Luke 19:12-27 and Waldenström’s Commentary

by Paul Peter Waldenström and translated by Tommy Carlson

Paul Peter Waldenström based his comments on a Greek New Testament text which he translated into Swedish and published (2nd Edition, 1902). Tommy Carlson has translated both the Biblical text and Waldenström’s commentary from the Swedish into English for Pietisten’s readers. –MS

Verse 12 — He also said: “A certain person of noble birth1 traveled to a foreign land2 to acquire for himself3 a kingdom and then return.”

1. The similarity is borrowed from the time when the Savior was born in Palestine, regarding the conditions of ruling it. The tributary kings maintained their kingdoms from the Caesar in Rome, to whom they traveled to receive it. The Savior seems to refer to Herod the Great’s son (Matthew 2:22). The Jews protested to Caesar against installing him as king to no avail.

2. However, the Savior refers to his travel to the Father, from whom he shall receive his kingdom in order to return again and establish it.

3. He did not travel as an envoy for someone else.

Verse 13 — But he called ten of his own servants1 and gave them ten pounds2 and said to them: “Do business3 until I return.”4

1. He could be gone with confidence knowing the loyalty of his own servants to their master. They would administer the possessions left in their care. The Lord is referring to his disciples.

2. The value of the coins is much debated and perhaps is not so important to this story.

3. The servants should use the money with which to do business.

4. That is to say: do business with your money; while you are doing that I will return. The disciples should do business always thinking the Lord is already on his way back.

Verse 14 — But his compatriots1 hated him and sent out a delegation2 after him, saying: We do not want that this one3 should be our king.

1. Meaning the citizens in that country, who by means of his journey he sought to become their king. The Lord is referring to the un-believing Jews who rejected him.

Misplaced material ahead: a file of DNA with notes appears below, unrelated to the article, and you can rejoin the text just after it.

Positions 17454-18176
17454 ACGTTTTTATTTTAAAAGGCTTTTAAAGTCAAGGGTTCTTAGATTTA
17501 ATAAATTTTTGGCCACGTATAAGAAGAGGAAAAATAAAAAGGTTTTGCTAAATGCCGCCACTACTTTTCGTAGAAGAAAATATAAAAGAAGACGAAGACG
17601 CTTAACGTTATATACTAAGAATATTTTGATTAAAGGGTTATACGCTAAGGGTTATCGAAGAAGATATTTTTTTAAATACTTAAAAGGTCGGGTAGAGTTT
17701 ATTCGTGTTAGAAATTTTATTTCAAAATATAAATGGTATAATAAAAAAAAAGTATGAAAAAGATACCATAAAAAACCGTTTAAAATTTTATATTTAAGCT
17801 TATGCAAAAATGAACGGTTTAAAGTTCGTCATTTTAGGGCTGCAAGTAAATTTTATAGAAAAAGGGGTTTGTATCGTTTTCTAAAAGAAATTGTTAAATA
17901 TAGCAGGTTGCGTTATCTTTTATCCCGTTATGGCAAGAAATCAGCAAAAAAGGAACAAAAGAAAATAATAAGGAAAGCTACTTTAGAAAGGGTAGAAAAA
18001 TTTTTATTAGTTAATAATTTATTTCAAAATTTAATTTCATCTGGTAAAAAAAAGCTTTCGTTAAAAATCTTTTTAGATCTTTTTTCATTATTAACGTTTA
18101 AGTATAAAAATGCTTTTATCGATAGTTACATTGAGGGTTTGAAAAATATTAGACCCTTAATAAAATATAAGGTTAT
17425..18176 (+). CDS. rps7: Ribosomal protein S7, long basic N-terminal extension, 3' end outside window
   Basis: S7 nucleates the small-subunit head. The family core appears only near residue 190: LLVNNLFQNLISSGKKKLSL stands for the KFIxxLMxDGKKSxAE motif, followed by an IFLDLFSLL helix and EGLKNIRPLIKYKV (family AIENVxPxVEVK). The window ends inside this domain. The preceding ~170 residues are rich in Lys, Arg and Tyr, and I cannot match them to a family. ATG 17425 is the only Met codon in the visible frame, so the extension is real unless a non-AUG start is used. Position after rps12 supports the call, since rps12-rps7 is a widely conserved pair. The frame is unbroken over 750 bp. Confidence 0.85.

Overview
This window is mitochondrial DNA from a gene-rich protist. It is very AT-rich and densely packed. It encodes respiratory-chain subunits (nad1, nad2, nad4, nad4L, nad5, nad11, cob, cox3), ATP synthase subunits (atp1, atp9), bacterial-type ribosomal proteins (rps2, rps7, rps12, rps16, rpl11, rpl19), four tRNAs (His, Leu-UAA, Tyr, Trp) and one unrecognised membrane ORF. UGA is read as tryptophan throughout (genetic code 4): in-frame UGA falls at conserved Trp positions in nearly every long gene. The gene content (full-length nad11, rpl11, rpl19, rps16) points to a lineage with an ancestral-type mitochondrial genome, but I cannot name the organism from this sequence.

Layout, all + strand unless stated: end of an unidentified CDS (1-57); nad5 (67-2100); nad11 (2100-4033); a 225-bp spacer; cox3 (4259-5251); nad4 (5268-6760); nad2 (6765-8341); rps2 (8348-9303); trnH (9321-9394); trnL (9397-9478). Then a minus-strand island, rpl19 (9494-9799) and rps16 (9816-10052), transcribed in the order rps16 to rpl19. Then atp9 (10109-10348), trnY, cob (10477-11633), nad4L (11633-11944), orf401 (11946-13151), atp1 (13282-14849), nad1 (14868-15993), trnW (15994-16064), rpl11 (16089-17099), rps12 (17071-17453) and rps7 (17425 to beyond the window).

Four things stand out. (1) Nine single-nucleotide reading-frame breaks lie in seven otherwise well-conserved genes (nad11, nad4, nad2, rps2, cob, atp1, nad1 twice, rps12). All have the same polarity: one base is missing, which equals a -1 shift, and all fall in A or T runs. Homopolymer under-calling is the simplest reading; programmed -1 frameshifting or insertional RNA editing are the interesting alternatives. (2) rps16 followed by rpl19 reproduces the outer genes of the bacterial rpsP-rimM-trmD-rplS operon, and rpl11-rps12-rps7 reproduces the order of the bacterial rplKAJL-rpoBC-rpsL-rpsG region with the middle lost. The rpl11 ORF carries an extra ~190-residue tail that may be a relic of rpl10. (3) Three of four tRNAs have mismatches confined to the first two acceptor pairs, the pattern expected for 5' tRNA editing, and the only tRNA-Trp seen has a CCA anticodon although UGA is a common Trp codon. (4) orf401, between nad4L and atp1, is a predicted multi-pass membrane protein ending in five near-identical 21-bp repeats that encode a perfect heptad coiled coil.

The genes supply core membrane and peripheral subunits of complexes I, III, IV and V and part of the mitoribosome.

2. Namely to them, from whom the man would receive the kingdom. The picture is the Roman Caesar, but the meaning alludes to God, to whom the Jews said no by their behavior. They did not want Jesus as their king.

3. This expression means contempt.

Verse 15 — And it happened when he returned after having received his kingdom,1 he said, that the servants to whom he had given the silver should be called before him so that he would know who had profited and by how much.

1. Meaning after he had been installed as the king by the Caesar. The picture alludes to the end of time when Jesus shall be installed by God as the king on earth and establish the Messianic kingdom.

Verse 16 — The first one came and said: “Lord, your one has brought in ten pounds.”1

1. Note; he does not say: “I have earned;” but rather your one has brought in.

Verse 17 — And he said to him: “Well done, you good servant; while you are1 faithful in a small thing,2 you shall govern3 ten cities.”

1. The master does not say: while you were, but rather: since you are. Since the servant received the silver, he was faithful in its administration.

2. Note how on the one hand the servant praises his master for the gift, and on the other hand, the master praises the servant’s faithfulness as a reason for the good result.

3. Vebatim: having power.

Verse 18 — And the second one came in saying: Your one, my master, has brought in five pounds.

Verse 19 — But he said even to this one: And you shall govern five cities!